It is a harsh catch-22, particularly in today's moribund economy: many companies routinely rule out job applicants who fail a credit check. That means that unemployed people who can't pay their bills may actually be too poor to get a job.
Critics, from labor unions and the U.S. Equal Employment Opportunity Commission (EEOC) to advocates for the unemployed, say the use of credit checks makes it hard for people who are struggling to turn their lives around and that it should be treated as discrimination. They have been pushing for state laws and federal policies to bar pre-employment credit checks; this week they scored their biggest victory yet when California enacted a law restricting the use of credit reports in hiring.
Supporters, including business, industry trade groups and large credit bureaus, counter that employers should be able to weed out workers with a history of money troubles. They argue that credit histories are an important tool for employers to use, particularly for jobs that involve handling money, and that regulating their use could make employers less willing to hire.
The reliance on credit reports in hiring is becoming widespread. A survey by the Society for Human Resource Management found that 60% of employers do credit checks for at least some positions.
The use of credit checks is growing at a time when the economy is making it hard for people to keep their records clean. Delinquency rates on loans have been rising, according to a report issued last week by the American Bankers Association, driven by a weak job market and rising food and gasoline prices.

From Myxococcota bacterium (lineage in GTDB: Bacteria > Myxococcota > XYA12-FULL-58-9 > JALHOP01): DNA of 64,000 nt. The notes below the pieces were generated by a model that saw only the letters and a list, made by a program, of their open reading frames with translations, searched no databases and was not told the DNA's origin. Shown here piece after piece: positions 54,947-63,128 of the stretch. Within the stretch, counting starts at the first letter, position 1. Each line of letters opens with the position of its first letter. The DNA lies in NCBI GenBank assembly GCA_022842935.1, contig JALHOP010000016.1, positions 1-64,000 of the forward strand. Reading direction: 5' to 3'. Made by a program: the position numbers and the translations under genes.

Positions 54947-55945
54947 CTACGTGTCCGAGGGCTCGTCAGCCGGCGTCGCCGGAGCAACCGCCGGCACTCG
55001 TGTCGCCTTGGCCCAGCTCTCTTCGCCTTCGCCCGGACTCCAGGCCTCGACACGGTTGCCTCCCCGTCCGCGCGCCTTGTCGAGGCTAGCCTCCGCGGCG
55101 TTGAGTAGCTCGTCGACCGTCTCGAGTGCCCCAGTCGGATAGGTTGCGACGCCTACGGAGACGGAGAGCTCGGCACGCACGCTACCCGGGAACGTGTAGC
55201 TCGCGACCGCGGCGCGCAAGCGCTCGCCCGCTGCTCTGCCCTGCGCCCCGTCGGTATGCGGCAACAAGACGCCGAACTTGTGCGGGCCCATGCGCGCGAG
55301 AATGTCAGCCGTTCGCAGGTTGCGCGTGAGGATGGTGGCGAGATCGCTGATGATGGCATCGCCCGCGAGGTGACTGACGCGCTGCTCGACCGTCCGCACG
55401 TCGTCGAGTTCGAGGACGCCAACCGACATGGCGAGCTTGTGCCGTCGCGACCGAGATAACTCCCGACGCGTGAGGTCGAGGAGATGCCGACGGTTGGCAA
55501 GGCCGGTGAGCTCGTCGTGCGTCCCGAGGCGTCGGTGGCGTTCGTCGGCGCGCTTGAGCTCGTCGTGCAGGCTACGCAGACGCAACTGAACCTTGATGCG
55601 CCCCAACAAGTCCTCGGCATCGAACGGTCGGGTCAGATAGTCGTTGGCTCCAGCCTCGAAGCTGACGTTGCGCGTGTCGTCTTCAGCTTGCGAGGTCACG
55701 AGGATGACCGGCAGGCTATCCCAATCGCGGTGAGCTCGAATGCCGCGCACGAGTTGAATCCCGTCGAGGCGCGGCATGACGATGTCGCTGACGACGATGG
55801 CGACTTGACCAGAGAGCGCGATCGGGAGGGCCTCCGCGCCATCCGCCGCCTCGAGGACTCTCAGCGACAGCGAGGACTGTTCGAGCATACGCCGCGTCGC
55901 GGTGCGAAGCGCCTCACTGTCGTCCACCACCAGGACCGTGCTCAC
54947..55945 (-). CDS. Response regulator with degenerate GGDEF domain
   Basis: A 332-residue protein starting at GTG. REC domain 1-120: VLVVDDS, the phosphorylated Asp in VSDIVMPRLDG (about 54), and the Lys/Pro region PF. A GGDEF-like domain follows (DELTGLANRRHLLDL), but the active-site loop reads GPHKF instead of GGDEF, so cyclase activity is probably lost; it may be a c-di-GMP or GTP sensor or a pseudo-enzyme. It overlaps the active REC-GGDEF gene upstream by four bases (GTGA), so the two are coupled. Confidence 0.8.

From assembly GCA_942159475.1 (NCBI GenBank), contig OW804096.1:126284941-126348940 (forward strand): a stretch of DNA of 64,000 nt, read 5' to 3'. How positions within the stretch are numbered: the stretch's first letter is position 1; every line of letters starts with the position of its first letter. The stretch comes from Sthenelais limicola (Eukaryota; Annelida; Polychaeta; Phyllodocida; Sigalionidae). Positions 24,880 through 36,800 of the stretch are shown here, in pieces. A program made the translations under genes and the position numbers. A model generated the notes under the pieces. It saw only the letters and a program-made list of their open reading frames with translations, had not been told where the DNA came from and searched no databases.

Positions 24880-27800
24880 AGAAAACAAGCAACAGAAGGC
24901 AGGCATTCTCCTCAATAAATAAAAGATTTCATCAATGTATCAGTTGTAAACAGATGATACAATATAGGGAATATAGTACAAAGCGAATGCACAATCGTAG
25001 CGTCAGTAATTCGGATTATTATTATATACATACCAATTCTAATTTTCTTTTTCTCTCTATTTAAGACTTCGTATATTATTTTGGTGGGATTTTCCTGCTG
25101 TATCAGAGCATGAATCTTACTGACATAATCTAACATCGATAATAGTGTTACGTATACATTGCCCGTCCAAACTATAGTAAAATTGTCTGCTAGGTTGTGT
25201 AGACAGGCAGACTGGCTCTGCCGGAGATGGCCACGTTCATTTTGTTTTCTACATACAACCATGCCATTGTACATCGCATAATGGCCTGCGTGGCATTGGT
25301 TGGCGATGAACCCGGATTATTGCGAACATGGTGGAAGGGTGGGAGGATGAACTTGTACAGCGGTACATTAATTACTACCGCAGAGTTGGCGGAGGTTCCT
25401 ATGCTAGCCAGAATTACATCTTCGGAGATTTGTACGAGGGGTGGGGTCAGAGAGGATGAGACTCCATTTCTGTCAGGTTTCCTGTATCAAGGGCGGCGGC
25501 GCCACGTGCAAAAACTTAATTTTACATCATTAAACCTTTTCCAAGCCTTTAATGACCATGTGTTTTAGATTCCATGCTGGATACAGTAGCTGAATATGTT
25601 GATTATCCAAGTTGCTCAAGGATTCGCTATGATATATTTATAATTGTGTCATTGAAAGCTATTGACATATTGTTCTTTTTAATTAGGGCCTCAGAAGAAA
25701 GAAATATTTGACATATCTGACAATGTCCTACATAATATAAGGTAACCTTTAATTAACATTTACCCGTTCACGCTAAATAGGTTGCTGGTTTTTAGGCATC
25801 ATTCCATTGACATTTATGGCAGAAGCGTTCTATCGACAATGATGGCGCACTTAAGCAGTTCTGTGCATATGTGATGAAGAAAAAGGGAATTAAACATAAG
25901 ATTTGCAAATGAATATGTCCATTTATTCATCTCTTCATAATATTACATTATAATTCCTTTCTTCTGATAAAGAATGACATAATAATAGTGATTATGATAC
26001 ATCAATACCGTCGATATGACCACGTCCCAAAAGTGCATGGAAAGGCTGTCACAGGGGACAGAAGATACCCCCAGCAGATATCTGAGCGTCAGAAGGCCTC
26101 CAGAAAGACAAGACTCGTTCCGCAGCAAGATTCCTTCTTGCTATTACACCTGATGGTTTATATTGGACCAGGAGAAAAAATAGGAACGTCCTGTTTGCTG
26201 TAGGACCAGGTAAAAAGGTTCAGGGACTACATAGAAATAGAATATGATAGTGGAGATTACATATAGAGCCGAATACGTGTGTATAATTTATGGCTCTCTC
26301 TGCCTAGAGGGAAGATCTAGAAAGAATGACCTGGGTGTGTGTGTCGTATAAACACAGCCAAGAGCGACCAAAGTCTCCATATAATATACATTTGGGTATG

The biggest flaw with the use of credit checks in employment screening is that it makes it difficult for many good people who need work to find it. Employers who do credit checks operate under the assumption that having had trouble paying bills is a character flaw, but there is scant hard evidence to back this up.
Many credit problems are due to factors outside of a person's control. Sarah Crawford, an attorney with the Lawyers' Committee for Civil Rights Under Law, told a House committee last year that credit reports fail to provide sufficient context. "A credit report would not explain that a factory worker lost his job when his employer went out of business," she said. Or that "a man's credit was destroyed because he was the victim of identity theft or a predatory lending scam." Or that "a woman lost her job and her health coverage before developing breast cancer and incurring astronomical medical bills."